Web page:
Stage 2 – Optimising the space available

Stage 1 will give you a volume of pallets and pick locations that you need. Stage 2 is to look at the capacity of your building.

There are various racking and material handling solutions available. Each is a compromise in some way, but below are the principle options which are explained in more detail elsewhere.

  • Adjustable pallet racking (APR) or selective rack with counterbalance truck APR with reach truck
  • APR with articulated truck
  • APR with VNA truck
  • APR with stacker cranes
  • Double deep racking
  • Push back racking
  • Drive in racking
  • Mobile pallet racking
  • Satellite or shuttle racking
  • Pallet live racking
  • Cantilever racking
  • Multi-tier racking
  • Floor storage including mezzanine floors

When considering each option it is important to consider the total long term operating costs. These not only include the initial purchase costs but the cost of the warehouse space, operator costs and maintenance costs.

Stage 3 – Deciding on a supplier or suppliers

Having decided the optimum solution you will inevitably have to spend some money. When it comes to the racking element you have two basic options:

  1. Buy direct from a manufacturer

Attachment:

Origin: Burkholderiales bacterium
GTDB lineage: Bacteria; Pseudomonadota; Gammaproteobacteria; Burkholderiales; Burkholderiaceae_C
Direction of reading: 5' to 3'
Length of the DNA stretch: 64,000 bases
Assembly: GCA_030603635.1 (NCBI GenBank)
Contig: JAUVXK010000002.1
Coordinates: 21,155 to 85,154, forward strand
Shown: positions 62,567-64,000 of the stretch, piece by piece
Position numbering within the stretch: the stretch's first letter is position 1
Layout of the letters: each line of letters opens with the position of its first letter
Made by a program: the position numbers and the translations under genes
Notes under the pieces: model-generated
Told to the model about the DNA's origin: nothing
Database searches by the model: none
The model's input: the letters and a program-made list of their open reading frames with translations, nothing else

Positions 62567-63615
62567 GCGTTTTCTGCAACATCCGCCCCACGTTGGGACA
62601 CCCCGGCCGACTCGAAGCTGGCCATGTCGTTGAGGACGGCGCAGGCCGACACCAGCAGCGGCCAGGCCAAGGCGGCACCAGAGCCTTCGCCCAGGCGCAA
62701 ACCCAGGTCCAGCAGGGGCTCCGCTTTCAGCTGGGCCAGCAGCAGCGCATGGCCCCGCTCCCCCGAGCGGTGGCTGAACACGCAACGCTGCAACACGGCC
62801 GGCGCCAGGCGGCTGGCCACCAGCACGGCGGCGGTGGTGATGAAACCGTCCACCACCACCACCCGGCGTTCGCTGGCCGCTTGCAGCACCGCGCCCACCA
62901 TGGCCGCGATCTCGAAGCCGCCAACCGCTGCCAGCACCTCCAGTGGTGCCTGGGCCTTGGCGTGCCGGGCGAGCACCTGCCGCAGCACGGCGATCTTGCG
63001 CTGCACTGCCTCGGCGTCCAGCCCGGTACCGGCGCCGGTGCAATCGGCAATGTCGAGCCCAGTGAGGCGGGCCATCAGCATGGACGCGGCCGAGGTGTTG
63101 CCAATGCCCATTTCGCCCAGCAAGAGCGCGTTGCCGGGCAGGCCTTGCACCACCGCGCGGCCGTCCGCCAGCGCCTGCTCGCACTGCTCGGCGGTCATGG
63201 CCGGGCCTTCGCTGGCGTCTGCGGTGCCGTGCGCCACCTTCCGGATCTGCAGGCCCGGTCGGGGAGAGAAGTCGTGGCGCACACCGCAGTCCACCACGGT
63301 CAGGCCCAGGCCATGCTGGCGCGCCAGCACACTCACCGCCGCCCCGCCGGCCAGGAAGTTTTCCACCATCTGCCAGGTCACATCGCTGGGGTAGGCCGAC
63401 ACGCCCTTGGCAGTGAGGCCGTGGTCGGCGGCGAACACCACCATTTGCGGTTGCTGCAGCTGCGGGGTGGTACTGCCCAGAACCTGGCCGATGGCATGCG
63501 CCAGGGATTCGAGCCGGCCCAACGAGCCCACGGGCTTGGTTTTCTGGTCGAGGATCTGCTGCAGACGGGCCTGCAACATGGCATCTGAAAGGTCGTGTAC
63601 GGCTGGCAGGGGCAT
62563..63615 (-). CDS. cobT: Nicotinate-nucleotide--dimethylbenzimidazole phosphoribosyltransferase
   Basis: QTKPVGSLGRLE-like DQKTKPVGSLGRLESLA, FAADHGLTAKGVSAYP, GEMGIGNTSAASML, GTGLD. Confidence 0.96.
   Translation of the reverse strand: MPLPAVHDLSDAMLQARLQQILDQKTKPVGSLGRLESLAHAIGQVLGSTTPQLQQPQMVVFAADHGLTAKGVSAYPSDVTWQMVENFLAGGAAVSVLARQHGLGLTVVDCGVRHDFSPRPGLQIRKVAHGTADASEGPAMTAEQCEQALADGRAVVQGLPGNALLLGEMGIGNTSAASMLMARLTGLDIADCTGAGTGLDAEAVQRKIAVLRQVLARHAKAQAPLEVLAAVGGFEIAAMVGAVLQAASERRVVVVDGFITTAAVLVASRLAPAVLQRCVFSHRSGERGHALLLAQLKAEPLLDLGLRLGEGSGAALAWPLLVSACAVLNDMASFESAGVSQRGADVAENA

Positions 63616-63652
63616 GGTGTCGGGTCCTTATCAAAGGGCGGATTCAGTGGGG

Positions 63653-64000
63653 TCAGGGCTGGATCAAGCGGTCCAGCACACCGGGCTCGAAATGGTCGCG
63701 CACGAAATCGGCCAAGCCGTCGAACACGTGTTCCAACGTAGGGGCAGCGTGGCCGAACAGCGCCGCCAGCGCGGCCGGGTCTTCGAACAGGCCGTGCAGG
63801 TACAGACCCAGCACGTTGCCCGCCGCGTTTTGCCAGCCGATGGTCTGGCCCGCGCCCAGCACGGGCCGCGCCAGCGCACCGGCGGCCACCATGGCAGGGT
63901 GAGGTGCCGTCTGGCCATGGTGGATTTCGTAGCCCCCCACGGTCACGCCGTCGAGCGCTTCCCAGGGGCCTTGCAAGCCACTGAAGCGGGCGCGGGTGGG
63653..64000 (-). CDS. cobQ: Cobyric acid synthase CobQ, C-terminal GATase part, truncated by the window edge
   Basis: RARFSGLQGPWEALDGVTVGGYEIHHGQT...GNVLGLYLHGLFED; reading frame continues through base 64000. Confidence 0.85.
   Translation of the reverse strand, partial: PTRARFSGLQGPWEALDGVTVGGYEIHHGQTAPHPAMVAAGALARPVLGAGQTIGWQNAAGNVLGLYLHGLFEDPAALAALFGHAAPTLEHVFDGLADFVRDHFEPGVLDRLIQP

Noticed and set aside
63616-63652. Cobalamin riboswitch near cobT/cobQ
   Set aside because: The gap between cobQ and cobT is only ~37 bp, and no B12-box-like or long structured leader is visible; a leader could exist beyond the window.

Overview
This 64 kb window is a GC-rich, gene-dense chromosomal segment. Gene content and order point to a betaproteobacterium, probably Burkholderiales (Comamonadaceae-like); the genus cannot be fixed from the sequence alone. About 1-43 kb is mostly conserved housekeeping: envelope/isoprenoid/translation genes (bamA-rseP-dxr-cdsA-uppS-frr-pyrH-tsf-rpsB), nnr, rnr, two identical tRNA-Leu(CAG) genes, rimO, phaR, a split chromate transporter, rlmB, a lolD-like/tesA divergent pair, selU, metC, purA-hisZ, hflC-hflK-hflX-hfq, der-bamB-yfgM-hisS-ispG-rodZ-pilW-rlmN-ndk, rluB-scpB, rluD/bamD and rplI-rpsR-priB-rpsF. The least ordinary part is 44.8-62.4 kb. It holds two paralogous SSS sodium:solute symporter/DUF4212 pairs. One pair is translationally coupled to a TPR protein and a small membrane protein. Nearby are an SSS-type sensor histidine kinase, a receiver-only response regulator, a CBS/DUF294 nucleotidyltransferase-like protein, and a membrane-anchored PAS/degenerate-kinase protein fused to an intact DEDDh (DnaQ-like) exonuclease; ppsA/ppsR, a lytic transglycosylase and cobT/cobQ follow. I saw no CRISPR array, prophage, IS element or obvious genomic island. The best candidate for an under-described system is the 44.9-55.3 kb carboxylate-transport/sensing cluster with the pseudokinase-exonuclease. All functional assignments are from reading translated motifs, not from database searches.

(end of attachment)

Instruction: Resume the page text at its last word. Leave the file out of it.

2. Buy from a “distributor”

Advantages of a manufacturer

  1. In theory should be cheaper as there is no middle man.
  2. The manufacturer should have the most knowledge of the products he is offering.

Advantages of a distributor

  1. Will often think outside the box. A manufacturer will inevitably concentrate on the products they manufacture whereas an independent distributor maybe able to utilise existing products from more than one manufacturer.
  2. The independent distributor can often offer products from more than one manufacturer. For example, one manufacturer maybe very good at drive in racking but not so competitive at standard APR.
  3. May have more clout with the manufacturer than you would on your own if things go wrong. A good independent distributor will know who to contact within the manufacturer to get things done if necessary.

What about used equipment?

Used racking is being used in major projects more and more by many blue chip companies. It can be a good way to save money but be careful not to compromise the final storage solution to save a little money when the long term costs may be increased.